UnProductive 101: Paving the Cow Path

When I worked at Accenture, we were often in the business of identifying the existing business processes and then analysing how we would enable these processes with technology. Sometimes it was putting a mobile phone purchase process onto Siebel CRM, sometimes it was putting insurance sales onto SAP ERP.

A senior partner used to say to me “we are not here to just pave the cow path”.

Don’t Pave the Cow Path

Heading along the old cow path, Photo Credit: Polifemus

The cow path was the old way of doing things. Sometimes the old way was not a good way. Sometimes the old way was a terrible way.

The Green Book and the Blue Book

My father tells a story of when he was first working as a consultant back in the early 1970’s in a hospital in south west Ireland.

On his first day, he was required to sign in to enter the building. Strangely, he was asked to do this in a blue book, and also in a green book. He asked the girl behind the desk “why the two books?”.

She responded “there have always been two books.”

After a week of this double sign in, my father began to have a curiosity as to why these 2 books were both needed. He would ask managers, he would ask doctors, he would ask others who had worked there for years. Always, the same answer “there have always been two books”.

After months of work my father was coming to the end of his project at the hospital. As part of the final phase of the project, he was to meet with a retired doctor who had been around since the very beginning of the hospital.

At the end of the meeting with this eminent doctor, my father again asked his question “why the two books?”

The doctor laughed and said “Back in the war years, there was rationing of petrol. A lot of our staff were unable to easily get to and from work. The hospital bought bicycles for staff to use to get home quickly. The blue book is for signing bicycles in and out, the green book was the original attendance book. Somewhere along the way, the bicycles were no longer necessary and were sold… but we never were able to get rid of the blue book”.

I have seen so many blue book processes in companies. It is much, much harder to stop something that we are already doing than it is to start a new thing.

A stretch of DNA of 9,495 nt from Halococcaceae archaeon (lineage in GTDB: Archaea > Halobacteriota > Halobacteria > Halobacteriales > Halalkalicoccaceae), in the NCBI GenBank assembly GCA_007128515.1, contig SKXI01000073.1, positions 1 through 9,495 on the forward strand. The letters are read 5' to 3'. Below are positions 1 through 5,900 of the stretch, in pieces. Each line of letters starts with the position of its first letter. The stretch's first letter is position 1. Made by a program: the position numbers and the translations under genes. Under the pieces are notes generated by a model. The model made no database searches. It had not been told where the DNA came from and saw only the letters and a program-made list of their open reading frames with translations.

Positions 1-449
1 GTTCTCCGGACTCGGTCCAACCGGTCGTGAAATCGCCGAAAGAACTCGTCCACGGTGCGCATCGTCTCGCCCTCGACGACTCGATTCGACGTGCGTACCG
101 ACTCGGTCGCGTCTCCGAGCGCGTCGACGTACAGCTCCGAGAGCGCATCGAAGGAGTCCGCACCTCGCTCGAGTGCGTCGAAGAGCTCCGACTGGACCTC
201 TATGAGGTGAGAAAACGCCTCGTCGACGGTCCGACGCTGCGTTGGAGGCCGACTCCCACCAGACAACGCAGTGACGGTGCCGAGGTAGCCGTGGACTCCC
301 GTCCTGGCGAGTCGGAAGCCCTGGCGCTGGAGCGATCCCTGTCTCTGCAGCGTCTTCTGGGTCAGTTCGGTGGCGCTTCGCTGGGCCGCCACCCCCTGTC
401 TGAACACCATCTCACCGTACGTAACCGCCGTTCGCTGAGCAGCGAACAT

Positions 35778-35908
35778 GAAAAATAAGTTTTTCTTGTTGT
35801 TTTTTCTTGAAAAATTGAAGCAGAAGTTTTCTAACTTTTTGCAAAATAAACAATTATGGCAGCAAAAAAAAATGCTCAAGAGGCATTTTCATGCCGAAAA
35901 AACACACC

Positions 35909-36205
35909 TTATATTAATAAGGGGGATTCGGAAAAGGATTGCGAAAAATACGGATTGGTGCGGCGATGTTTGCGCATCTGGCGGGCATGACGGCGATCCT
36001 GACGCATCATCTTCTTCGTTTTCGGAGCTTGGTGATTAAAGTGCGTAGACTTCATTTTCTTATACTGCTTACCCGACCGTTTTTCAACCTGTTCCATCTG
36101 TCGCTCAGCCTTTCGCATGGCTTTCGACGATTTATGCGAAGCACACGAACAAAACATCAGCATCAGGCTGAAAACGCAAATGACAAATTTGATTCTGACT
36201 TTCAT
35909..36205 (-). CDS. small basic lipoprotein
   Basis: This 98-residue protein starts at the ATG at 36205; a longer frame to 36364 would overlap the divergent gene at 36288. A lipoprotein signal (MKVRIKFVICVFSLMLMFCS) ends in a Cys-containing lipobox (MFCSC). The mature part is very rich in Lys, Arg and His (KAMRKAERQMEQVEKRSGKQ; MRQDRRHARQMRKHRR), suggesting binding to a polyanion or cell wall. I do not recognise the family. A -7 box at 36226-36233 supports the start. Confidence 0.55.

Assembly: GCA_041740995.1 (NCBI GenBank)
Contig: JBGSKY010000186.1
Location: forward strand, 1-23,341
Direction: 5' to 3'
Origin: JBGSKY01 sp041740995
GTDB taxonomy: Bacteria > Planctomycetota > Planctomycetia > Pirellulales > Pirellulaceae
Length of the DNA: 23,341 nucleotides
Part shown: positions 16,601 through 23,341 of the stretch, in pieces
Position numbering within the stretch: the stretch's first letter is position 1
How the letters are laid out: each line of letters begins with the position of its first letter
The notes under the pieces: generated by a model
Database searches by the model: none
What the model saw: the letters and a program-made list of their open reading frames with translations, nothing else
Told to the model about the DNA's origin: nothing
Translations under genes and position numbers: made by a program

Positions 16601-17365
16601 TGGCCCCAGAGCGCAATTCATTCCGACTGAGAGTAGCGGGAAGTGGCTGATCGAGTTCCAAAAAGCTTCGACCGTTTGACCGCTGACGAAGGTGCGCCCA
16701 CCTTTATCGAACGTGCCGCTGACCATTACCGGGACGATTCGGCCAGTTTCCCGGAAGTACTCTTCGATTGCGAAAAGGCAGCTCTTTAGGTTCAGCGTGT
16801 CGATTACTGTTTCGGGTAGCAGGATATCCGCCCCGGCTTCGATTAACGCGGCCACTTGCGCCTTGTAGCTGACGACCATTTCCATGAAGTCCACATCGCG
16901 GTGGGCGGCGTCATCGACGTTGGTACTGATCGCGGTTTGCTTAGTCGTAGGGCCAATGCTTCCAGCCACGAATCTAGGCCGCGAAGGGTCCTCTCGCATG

In each of our lives there are also many blue book processes. They may have served us well several years ago, but are just busy activity now. They are processes that do not serve.

In productivity, removing the blue book processes is more important than adding efficiency to the green book processes. Removing busy-ness. Stopping using the old cow path when we now have a six lane motorway.

Framing is Everything

Rory Sutherland tells some wonderful stories about the power of framing.  If you want to be persuasive, you must get good at framing the argument.  Good framing shifts the argument to a playing field where you can achieve your ends and the other can feel that they have gotten a good deal.

Prices are not expensive or inexpensive in abstract, only in relative terms.  If I say that “this watch costs €100” – I have allowed you to frame your perspective on expensive or cheap.  If I say “other watches in this very category sell for over €1,000; this watch costs €100” – I have started to provide my own framing for the situation.

Compared to what?

Rory talks about small shifts in framing have a powerful impact.  He gives the example from car sales that it is far better to give a rebate of €3000 on top of trade in valuation versus giving €3000 off the full purchase price.  The framing of a trade-in price of €7000 plus €3000 is much more impactful than offering €3000 reduction on the full price of €22,000.  It is the same €3000 in cash, but it is not the same €3000 from a psychological point of view.

This framing also works for selling expensive cars at plane and boat shows – context shifts way we see the price.  A €300,000 car seems expensive when seen in a showroom of €50,000 cars…  but it feels more reasonable when placed next to €1.2M boats or €6M private jets.

Here’s Rory’s talk at Zeitgeist:

No one buys a $57,000 watch to tell time

I came across this paragraph in a blog post by sales professional Grant Cardone.

“No one buys a $57,000 watch to tell time. People buy things to solve problems. The cost of the item isn’t what matters. Once the buyer is able to see the problem the product solves, their decision becomes much easier to resolve. Get to the “why” and the sale will follow.” Grant Cardone (original article at Entrepreneur magazine)

How do you get someone to buy something that they do not need?

Cheap Casio Watch, Photo Credit: yeniceri

Just as nobody really buys a $57,000 watch to solve the problem of “what time is it”, nobody does an expensive MBA just because they want to know more about business.  Nobody hires an expensive consultant just because they need to finish a simple project.  Nobody hires an expensive coach just because they need help with discipline.

Cheap watches tell the time.  Cheap MBAs teach you about business.  Cheap consultants can get projects finished.  Cheap coaches can help you with discipline.